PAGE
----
Duration of illness .00 .04 -.01 .91
Motor .00 .01 .06 .67
impairment ADL -.06 .02 -.33 .02*
Motor .06 .03 .28 .06
impairment x ADL
Model 4
Step 1 .21 .10
Age .00 .00 -.05 .71
Education .00 .00 -.01 .93
CGG .00 .00 .11 .49
Duration of illness .01 .03 .05 .71
Motor .00 .01 -.05 .71
impairment IADL -.08 .03 -.39 .01*

Table 3.3 (Cont.)
Variable R2 Adj. R2 B SE B P p-\alue
Step 2 .23 .11
Age .00 .00 -.03 .80
Education .00 .00 .00 .97
CGG .00 .00 .12 .45
Duration of illness .00 .04 .00 .98
Motor .00 .01 .00 .98
impairment IADL -.08 .03 -.38 .01*
Motor .03 .03 .16 .28
impairment x IADL
*p < .05

The primary goal of this study was to examine the role of awareness in the
relationship between impairment and depressive symptoms in a sample of individuals
with FXTAS. Contrary to previous findings on the topic and counter to the
hypothesis, awareness did not moderate the relationship between impairment and
symptoms of depression. Awareness was found to predict depression above and
beyond all other study variables. Not only do the results of this study pose more
questions, but they also suggest that depression in this population be explored with a
broad lens.
As a significant predictor of depression, awareness may serve as a protective
factor for the development of depressive symptoms. Depression was found to
decrease as the level of awareness increased. Although this finding does not support
the hypothesis, it does suggest that the relationship between awareness and depression
is more complex than previously thought. One possible explanation for this is that
individuals with intact awareness that are slightly to moderately impaired may feel
less distressed by knowing they still wield a sense of control over their thoughts. In
our culture, the losing of ones mind is considered quite distressful and is

stigmatized to a certain extent. Despite the uncontrollable events taking place within
them, such as the development of tremor, ataxia, and other disease symptoms, they
are able to seek relief in knowing they are still aware of internal and external events.
Furthermore, the contained ability to relate their thoughts to more positive and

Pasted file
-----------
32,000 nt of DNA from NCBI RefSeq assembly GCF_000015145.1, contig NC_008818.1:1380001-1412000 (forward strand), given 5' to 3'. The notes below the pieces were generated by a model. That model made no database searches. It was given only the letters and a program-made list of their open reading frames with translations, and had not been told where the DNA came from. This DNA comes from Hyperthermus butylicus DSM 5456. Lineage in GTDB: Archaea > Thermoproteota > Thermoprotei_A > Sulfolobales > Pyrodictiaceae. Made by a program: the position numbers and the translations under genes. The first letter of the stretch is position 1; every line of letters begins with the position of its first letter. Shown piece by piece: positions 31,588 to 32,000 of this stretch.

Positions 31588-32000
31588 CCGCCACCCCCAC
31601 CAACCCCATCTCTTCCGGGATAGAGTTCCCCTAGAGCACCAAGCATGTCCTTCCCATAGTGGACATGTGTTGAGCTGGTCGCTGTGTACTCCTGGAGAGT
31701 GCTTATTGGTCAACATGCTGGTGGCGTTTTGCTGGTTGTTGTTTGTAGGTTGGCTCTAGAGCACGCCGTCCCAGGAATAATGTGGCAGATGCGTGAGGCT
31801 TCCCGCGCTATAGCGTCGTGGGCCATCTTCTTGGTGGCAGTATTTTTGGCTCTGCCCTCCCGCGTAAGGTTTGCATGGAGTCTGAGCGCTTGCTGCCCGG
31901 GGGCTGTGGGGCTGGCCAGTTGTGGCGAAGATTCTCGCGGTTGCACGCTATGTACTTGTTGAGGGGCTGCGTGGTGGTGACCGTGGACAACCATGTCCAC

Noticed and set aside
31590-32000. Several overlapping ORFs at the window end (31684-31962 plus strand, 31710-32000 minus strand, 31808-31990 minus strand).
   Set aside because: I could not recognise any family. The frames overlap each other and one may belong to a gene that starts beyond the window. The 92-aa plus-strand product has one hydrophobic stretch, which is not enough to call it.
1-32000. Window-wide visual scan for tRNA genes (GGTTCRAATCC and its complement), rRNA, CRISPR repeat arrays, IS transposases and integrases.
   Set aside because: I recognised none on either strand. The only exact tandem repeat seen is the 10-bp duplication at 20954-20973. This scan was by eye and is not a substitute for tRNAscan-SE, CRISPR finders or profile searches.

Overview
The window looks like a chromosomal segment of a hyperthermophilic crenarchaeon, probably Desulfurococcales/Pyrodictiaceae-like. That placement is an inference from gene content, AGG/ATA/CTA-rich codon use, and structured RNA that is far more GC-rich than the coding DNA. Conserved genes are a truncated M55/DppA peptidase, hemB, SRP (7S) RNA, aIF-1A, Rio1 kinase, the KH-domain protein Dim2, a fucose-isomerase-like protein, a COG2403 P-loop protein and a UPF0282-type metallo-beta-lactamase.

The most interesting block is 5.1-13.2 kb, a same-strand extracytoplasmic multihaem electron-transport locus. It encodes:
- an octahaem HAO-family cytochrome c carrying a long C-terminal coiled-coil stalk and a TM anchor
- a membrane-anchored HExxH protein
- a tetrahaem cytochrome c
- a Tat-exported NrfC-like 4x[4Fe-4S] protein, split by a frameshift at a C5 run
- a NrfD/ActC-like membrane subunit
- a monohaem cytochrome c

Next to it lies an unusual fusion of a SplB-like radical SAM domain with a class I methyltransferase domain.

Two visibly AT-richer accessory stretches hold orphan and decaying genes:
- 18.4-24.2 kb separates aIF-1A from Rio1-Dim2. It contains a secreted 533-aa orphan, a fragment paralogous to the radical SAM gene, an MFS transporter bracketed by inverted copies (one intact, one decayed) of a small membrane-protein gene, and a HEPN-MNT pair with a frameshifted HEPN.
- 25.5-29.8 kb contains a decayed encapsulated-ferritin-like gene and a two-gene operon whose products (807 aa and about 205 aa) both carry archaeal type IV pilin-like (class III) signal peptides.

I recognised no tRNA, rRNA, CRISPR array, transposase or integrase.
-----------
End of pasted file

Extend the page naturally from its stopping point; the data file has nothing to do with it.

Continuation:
optimistic aspects of their lives may serve to protect against depressive symptoms.
While impairment was not found to be a significant predictor of depression,
a difference was noted between the effects of cognitive and motor impairment. Loss
of cognitive impairment, or working memory in this case, had a more profound
impact on depressive symptoms than motor impairment. The degree of depressive
symptoms increased as cognitive ability declined. Perhaps this speaks to the value
placed on cognitive functioning and the participants difficulty accepting a decline of
this nature compared to a decline in motor functioning. On the other hand, this
finding could be a reflection of the convoluted relationship surrounding the cause of
cognitive deficits of FXTAS and symptoms of depression. In other words, the
problems with cognitive functioning could be attributed to depressive symptomology
or to the disorder itself.
Limitations of this study should be noted. The study used a correlational
design and causal inferences must be interpreted with caution. The results are unable
to address directionality or causality. This study utilized secondary data and did not

include the most ideal, direct measurements of variables. While the variables were
justified for the study, a validated measure of awareness, such as the Behavioural
Assessment of the Dysexecutive Syndrome, (BADS, Wilson, Alderman, Burgess,
Emslie, & Evans, 1996) may have positively impacted content validity. Aside from
violating the assumption of normality, all remaining regression diagnostics and
assumptions were achieved. This lends almost complete support for the accuracy and
generalizability of the model. A moderate amount of shrinkage was also linked to the
regression models. Lastly, the model achieved enough statistical power to only detect
large effects.
Future research should focus on the inclusion of validated measures of
impairment and awareness. Expanding on this, an in-depth examination of the
relationship between awareness and other variables may refine the nature of
interactions associated with depressive symptoms. It would not be unprecedented to
find that a variety of factors, such as physiological, biological, psychological, and
social factors, influences the relationship between awareness and depressive
symptoms. Awareness may also be found to have an impact on other psychiatric
conditions that people with FXTAS experience, since comorbidity is commonly seen
in this population.

In conclusion, the results indicate that awareness failed to moderate the
relationship between impairment and depressive symptoms in a subset of individuals
with FXTAS. Awareness may serve to protect against symptoms of depression,
however. It appears that the mood symptoms experienced in this group of individuals
are complex and are a result of numerous influential factors. The untangling of the
role of awareness will help serve to better treat individuals and further classify the
disorder known as FXTAS.